friends conversationBy guest author Lorne Meisner, Associate Regional Director - AGC West

Compassion has become a buzzword in our evangelical circles, and it has gained even more prominence during the pandemic of this past year; legitimately so, I might add. Compassionate churches is one of the 3 emphasized “ends” of our AGC movement of churches:

“COMPASSIONATE CHURCHES…assisting churches in engaging believers and non-believers in our communities with mercy, kindness and compassion ministries.”

The very term, “compassion”, has various nuances depending on what tugs at our hearts, such as offering hope to those struggling with addictions or sponsoring refugees . And yet there is a very real risk in reducing “compassion” to a project or such a specific expression. While I agree that compassion should be associated with such expressions, it is so much more than any or all of these expressions.

canada logoThe Private Sponsorship of Refugees (PSR) Annual Dashboard is produced by IRCC. The report provides a snapshot of what was achieved in the program in the preceding year. Highlights from the 2019 edition are below.

hourglassCovid-19 has been a game changer on so many different levels:

  • how we "do" church has changed,
  • how we socialize has changed,
  • how we connect with our families, has changed,
  • how we work has changed.

We and people in our communities face uncertainty about a myriad of questions:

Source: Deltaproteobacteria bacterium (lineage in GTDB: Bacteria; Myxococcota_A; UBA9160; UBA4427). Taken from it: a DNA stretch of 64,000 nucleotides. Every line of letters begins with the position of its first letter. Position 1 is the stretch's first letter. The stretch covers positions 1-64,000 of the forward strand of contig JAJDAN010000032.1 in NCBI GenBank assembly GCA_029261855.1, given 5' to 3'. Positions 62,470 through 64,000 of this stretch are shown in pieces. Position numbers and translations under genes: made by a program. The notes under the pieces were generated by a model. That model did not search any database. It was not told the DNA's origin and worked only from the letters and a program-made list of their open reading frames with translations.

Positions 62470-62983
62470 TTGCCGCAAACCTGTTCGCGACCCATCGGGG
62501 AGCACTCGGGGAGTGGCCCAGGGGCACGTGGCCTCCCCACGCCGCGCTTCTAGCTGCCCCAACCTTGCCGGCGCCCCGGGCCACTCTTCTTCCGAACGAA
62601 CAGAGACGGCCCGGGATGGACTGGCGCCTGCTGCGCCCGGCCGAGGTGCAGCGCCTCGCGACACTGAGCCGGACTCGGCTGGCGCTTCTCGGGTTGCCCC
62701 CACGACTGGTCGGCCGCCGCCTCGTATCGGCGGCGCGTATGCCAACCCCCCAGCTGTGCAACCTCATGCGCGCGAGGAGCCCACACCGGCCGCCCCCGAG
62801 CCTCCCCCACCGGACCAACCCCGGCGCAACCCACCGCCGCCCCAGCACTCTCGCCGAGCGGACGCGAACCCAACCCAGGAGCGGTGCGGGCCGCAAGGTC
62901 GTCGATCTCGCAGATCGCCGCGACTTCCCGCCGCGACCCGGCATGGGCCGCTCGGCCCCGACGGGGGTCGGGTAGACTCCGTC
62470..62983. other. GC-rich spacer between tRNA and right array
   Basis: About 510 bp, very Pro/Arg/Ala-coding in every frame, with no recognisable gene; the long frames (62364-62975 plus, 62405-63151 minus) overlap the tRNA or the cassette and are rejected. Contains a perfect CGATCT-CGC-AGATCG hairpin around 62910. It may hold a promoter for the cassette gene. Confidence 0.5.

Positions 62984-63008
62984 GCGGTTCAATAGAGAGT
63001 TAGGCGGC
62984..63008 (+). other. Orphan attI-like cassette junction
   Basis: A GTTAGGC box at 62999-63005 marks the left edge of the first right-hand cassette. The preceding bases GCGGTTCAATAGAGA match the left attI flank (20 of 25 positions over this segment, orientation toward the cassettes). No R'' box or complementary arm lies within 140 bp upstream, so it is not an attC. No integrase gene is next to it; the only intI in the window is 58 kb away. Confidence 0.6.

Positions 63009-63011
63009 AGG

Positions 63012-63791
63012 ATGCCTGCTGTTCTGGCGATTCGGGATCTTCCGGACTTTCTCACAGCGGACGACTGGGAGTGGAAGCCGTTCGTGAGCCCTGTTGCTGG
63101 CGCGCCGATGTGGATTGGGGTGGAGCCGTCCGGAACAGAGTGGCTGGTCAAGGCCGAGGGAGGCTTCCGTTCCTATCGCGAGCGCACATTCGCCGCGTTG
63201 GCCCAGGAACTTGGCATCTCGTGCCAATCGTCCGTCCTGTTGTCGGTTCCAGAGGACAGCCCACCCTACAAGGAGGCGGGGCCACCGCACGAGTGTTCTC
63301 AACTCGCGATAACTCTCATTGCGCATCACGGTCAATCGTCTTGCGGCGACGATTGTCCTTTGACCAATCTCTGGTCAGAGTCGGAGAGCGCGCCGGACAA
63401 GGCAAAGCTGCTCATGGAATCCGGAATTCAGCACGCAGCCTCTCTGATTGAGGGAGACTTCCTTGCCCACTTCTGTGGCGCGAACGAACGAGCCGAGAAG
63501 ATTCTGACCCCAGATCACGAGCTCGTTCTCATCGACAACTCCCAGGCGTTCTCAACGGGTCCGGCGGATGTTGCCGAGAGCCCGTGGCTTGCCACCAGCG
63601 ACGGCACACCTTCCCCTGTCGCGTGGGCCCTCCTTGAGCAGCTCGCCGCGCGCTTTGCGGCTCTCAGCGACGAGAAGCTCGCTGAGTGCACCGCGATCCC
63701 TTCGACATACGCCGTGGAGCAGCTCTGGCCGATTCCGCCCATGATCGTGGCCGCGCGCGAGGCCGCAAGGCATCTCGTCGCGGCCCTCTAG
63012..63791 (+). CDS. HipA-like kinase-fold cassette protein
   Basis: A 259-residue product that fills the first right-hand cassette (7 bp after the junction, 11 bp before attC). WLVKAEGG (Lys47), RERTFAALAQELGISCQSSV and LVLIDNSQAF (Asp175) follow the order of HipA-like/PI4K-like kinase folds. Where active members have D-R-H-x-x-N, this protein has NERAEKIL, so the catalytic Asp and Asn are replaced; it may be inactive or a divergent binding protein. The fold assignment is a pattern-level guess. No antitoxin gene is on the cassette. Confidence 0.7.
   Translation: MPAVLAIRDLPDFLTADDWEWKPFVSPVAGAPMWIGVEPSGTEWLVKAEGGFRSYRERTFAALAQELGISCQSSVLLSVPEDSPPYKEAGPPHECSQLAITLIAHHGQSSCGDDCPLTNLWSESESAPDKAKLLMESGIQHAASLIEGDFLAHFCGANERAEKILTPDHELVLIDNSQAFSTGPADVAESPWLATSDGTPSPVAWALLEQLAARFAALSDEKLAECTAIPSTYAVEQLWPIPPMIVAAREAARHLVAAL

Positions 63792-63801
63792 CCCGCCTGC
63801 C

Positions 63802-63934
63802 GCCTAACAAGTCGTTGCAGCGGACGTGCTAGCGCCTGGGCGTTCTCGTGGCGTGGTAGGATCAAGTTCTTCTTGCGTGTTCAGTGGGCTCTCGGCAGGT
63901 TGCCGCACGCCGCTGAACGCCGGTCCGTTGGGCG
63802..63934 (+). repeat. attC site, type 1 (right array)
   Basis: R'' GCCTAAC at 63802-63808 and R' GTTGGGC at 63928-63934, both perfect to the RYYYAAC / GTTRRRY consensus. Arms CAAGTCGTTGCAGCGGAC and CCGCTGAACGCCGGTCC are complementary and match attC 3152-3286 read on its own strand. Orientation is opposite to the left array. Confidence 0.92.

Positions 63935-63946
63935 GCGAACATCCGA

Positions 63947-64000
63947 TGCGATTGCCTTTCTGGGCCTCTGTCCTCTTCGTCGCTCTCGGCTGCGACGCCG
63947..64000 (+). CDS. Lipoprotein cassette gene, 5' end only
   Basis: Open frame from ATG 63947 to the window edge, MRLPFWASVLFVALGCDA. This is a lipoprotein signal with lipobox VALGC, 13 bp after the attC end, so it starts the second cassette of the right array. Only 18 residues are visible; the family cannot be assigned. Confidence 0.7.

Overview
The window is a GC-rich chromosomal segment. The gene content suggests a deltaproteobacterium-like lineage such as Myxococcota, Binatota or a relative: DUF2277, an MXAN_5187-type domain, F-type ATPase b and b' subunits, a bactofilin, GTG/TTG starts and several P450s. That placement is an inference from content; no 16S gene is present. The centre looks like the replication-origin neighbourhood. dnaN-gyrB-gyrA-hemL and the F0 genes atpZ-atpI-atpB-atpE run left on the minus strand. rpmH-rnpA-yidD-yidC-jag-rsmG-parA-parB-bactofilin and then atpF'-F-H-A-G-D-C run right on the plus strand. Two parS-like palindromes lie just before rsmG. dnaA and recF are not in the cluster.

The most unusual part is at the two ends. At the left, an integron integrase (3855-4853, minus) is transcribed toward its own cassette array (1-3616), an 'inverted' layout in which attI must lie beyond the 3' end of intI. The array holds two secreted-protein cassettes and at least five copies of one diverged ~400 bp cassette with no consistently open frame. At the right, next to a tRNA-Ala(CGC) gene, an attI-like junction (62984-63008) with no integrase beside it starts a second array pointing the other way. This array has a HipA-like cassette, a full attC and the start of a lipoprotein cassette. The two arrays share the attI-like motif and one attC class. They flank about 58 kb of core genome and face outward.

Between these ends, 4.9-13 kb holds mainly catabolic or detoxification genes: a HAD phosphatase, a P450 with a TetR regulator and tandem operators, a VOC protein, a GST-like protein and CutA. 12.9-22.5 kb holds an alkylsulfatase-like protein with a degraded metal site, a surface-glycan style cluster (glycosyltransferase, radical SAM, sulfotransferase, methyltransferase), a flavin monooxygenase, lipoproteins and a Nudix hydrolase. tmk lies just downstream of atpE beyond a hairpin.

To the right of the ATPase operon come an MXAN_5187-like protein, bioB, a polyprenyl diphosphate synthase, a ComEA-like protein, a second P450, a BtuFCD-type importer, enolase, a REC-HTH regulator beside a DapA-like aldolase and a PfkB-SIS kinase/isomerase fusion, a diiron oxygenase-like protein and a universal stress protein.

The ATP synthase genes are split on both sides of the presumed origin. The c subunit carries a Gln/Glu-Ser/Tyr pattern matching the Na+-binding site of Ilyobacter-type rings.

sunset sittingI hear a lot of talk among the church people I talk to about looking forward to when this time of Covid-19 is over and wondering what church may look like when that day comes.

Recently, I find myself much more interested in what churches are doing now – today – in the midst of a pandemic in which we have been asked to remain physically distant from one another.

What is right here, right now, that we can be about? What are the “good works, which God prepared beforehand, that we should walk in them" for today?

pray womanEven before the days of Covid-19, refugees, asylum seekers and those who have been forcibly displaced from their homes needed our prayers. Today they need them more than ever. 

Isolation and physical distancing is strange for us in North America. Yet today, many of us are isolated in our homes that are plenty big enough for us. Our fridges are full or at least easily filled; our medications can be refilled with a phone call. Some of us have the blessing of a yard - we can putter in the snow or the soil as the case may be. And our country has passed an Emergency Measures Bill that means many of us will be paid while we stay home.

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